It is another beautiful fall day. A streak of pink was a banner across the sky this morning saying, "Wake."
I am full with conversation and sharing. Jane wrote this poem this morning about her mother, who grew up very poor, and about an incident at Jane's birth. We talked about sons this morning, about males and male energy, and the different ways we males and females are in the world. Testesterone really does add a kick.
A friend saw her gynecologist yesterday and said her "libido" was gone. The doctor prescribed a testesterone cream to rub on her clitoris. Interesting, I thought.
Today I read that today's mother, after she gives birth, must immediately rush in for a breast lift, tummy tuck, and liposuction. What does that do to the focus on the baby? How can the world be that nuts, and out of touch with the natural world?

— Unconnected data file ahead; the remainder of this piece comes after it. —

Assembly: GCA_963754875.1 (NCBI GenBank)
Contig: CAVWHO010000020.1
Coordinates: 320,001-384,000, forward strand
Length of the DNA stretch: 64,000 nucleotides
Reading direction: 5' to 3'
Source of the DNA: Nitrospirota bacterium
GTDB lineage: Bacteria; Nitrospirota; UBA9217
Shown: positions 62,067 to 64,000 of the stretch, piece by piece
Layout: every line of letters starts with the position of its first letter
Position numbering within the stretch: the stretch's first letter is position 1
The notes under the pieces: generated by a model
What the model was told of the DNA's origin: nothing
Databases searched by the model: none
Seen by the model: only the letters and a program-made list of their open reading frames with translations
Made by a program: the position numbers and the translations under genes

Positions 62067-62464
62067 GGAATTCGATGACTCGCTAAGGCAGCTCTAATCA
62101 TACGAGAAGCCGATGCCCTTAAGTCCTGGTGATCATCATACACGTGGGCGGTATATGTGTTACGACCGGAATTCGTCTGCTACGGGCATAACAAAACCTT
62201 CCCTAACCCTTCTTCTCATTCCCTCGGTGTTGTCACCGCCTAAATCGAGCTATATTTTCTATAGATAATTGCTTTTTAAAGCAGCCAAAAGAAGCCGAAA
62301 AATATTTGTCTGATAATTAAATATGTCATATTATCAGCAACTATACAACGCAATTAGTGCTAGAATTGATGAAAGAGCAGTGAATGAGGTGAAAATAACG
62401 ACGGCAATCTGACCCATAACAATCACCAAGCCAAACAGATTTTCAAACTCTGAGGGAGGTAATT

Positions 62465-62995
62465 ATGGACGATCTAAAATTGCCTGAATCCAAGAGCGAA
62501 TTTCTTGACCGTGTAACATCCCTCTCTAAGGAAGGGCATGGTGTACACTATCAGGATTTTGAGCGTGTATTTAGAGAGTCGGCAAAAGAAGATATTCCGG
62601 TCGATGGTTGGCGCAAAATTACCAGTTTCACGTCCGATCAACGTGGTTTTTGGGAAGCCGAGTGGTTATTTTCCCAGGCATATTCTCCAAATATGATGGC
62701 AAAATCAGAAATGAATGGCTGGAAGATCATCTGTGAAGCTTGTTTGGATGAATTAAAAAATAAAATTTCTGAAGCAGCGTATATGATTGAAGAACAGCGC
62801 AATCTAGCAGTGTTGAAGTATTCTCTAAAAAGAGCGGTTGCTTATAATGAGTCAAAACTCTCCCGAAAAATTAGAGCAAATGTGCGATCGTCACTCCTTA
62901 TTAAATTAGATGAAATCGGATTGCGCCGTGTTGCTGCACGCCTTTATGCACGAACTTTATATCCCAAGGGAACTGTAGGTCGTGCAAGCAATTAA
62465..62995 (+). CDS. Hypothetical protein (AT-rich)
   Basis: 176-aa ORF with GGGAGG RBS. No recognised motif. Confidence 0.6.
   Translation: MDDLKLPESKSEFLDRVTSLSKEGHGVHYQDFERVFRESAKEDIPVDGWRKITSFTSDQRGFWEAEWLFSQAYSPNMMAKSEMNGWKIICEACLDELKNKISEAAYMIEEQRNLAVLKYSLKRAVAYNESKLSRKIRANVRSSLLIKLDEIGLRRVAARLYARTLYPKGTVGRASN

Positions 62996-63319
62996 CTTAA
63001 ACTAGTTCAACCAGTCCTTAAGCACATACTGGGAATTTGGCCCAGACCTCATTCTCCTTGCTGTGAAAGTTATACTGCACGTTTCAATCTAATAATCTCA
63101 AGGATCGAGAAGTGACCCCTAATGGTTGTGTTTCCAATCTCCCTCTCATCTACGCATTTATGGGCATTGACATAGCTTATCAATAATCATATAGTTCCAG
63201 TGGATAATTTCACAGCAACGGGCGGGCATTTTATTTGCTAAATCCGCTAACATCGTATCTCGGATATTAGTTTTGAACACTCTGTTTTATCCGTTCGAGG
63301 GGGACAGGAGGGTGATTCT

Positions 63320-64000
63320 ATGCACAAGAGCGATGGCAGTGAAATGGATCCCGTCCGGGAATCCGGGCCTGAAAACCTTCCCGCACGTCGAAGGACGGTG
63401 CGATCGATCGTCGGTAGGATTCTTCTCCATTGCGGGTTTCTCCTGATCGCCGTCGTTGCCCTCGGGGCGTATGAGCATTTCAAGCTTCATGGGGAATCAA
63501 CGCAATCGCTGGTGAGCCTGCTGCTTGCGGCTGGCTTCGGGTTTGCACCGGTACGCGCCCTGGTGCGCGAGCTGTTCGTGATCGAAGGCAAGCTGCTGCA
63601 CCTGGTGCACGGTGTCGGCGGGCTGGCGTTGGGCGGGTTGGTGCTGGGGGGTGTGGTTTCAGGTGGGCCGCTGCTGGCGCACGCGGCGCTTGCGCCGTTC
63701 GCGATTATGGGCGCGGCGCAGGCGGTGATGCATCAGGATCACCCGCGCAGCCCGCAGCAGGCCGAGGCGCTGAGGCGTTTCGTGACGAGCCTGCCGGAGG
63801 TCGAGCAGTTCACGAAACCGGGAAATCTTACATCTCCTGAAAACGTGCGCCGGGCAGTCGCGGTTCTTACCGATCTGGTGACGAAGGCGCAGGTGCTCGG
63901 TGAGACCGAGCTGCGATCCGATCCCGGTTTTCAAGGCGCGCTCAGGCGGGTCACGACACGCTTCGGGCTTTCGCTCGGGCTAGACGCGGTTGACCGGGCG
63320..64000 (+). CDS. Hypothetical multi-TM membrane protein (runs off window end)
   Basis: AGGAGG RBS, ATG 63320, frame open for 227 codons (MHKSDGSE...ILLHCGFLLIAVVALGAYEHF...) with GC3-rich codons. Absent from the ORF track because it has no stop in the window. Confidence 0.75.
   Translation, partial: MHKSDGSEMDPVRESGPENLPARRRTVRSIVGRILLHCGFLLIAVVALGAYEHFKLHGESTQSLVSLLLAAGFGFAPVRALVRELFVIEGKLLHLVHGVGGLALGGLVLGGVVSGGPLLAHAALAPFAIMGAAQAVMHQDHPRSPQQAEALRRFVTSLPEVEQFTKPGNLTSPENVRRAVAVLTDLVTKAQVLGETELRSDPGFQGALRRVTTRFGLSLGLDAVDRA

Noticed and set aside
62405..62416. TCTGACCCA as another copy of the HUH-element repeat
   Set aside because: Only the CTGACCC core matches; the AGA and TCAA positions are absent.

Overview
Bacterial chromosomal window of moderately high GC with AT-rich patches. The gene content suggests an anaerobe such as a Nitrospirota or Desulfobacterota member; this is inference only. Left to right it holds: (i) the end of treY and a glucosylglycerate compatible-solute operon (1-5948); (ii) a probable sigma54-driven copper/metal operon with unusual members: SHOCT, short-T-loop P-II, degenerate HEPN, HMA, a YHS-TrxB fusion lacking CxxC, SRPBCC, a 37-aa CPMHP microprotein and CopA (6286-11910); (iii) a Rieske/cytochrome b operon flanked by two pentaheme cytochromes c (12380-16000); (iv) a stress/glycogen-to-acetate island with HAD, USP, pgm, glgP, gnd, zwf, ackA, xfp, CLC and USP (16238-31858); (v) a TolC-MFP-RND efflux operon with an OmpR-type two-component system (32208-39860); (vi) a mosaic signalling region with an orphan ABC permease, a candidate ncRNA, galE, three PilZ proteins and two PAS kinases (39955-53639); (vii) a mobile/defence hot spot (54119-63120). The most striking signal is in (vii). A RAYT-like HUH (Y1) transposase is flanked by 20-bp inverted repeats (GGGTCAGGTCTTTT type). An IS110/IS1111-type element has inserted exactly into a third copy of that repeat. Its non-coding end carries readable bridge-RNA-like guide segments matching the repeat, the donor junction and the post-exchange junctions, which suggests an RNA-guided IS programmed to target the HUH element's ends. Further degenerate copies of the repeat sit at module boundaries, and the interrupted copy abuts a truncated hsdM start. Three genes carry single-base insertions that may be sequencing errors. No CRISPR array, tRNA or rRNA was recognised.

For a change of subject, I present Jane's poem.
Who We Were to Her
After a childhood of one dress
and a new rental house every year
thin coffee from a percolator for breakfast
eggs and milk in years when they had acreage for animals
“I thought we were the only poor ones.”
After her first married years
following flags and bombs
across a map of the divided world
counting dead, some familiar, millions strange
“I always knew he would come back.”
The planet had been leveled to the hard pan
her handsome husband home again
the four room house facing town, backed up to unfenced prairie
“I was ready for the dream.”
The two of us, first him then me,
were we ourselves, ten toes, ten fingers each
all there, complete and whole and hers
or were we like spring again after a generation?
“Your grandma made me strawberries and cream when you were born.”
- Jane Flint